NGSS Lesson Library – Physical Science

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The buttons above will direct you to the four domains of the NGSS. Clicking the above links will allow you to view the performance expectations and associated 5-E Lesson Plans. These complete lessons come packaged with models, documentation, and resources. Please feel free to submit your own lesson plans by contacting our webmaster. Growing this database will empower teachers to bring high quality learning opportunities to thousands of students.

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Physical Science NGSS High School Performance Expectations

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matter

HS-PS1 Matter and Its Interactions

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1. Use the periodic table as a model to predict the relative properties of elements based on the patterns of electrons in the outermost energy level of atoms.

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2. Construct and revise an explanation for the outcome of a simple chemical reaction based on the outermost electron states of atoms, trends in the periodic table, and knowledge of the patterns of chemical properties.

Calculating pH Using Logarithms – PS1 2 + PS1 6 + F LE 4 3

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3. Plan and conduct an investigation to gather evidence to compare the structure of substances at the bulk scale to infer the strength of electrical forces between particles.

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4. Develop a model to illustrate that the release or absorption of energy from a chemical reaction system depends upon the changes in total bond energy.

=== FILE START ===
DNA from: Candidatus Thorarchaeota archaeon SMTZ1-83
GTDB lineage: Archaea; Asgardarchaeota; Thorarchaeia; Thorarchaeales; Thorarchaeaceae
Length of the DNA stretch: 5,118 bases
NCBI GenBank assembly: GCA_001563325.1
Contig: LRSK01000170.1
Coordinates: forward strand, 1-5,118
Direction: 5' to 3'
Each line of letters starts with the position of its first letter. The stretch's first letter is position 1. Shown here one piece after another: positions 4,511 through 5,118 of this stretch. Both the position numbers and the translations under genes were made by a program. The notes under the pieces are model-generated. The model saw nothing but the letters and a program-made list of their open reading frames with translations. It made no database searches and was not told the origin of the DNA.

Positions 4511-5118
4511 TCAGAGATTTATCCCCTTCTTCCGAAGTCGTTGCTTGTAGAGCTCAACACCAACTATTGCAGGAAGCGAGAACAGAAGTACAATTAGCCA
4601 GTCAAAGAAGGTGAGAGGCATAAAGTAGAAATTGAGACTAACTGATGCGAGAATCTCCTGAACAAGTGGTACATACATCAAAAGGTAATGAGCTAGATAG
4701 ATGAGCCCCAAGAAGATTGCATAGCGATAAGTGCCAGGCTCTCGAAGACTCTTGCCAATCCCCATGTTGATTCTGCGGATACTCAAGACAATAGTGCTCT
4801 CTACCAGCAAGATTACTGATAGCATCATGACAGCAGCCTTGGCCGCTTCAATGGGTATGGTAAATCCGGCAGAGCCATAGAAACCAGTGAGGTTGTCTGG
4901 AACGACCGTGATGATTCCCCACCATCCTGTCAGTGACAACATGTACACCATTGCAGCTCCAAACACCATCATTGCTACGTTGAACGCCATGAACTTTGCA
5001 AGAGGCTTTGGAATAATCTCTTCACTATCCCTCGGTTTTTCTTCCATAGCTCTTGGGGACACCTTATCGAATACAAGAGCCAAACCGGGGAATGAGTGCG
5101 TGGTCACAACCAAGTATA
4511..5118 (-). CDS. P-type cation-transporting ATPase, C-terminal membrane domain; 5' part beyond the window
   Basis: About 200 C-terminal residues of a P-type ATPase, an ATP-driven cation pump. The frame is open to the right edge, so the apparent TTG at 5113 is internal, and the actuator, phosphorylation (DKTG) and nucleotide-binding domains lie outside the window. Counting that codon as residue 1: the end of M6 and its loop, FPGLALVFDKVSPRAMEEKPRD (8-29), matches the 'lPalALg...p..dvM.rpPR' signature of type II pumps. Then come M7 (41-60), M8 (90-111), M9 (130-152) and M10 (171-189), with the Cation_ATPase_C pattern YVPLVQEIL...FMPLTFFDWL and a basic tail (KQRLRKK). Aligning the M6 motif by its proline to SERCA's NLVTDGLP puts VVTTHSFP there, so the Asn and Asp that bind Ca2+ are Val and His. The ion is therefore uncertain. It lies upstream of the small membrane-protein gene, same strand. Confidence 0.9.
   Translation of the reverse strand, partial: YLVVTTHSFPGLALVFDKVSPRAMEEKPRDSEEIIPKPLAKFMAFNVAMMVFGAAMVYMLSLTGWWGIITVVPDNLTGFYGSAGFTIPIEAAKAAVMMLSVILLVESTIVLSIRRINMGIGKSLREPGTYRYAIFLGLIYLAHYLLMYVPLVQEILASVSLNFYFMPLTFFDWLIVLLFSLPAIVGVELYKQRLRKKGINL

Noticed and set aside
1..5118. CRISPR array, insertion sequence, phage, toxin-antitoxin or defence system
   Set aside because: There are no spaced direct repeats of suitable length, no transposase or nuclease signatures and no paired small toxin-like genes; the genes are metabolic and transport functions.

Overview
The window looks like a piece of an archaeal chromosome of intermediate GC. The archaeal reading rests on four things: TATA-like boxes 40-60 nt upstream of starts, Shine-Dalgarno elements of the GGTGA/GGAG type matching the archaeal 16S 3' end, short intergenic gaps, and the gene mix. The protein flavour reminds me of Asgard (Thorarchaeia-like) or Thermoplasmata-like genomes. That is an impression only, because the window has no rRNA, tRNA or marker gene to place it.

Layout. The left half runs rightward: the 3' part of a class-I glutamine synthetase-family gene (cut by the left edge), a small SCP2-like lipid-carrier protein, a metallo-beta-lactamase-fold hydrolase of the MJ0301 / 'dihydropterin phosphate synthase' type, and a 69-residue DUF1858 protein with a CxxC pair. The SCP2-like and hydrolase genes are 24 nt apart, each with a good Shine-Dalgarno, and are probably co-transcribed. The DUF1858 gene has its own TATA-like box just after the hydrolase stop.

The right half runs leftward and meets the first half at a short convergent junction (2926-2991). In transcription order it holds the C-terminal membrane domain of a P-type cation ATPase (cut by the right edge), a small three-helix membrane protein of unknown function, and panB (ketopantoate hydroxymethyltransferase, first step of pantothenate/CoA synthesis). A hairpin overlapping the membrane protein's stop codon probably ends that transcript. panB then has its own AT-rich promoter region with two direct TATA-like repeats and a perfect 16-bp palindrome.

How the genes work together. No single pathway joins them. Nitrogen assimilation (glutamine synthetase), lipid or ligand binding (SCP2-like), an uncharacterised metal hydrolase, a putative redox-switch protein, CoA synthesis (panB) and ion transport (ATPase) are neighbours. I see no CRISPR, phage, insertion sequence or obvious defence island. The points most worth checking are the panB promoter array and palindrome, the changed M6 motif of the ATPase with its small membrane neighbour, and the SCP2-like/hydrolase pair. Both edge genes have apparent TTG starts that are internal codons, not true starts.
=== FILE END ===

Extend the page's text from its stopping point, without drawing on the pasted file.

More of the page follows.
Coulombs Law HS-PS1-4, HS-PS2-4, HS-PS3-5, N-Q1+2+3

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5. Apply scientific principles and evidence to provide an explanation about the effects of changing the temperature or concentration of the reacting particles on the rate at which a reaction occurs.

Fire – PS1 5 + S ID

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6. Refine the design of a chemical system by specifying a change in conditions that would produce increased amounts of products at equilibrium.

Calculating pH Using Logarithms – PS1 2 + PS1 6 + F LE 4 3

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7. Use mathematical representations to support the claim that atoms, and therefore mass, are conserved during a chemical reaction.

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8. Develop models to illustrate the changes in the composition of the nucleus of the atom and the energy released during the processes of fission, fusion, and radioactive decay.

Radioactive Decay – HS PS1 8 + F BF – F LE – F IF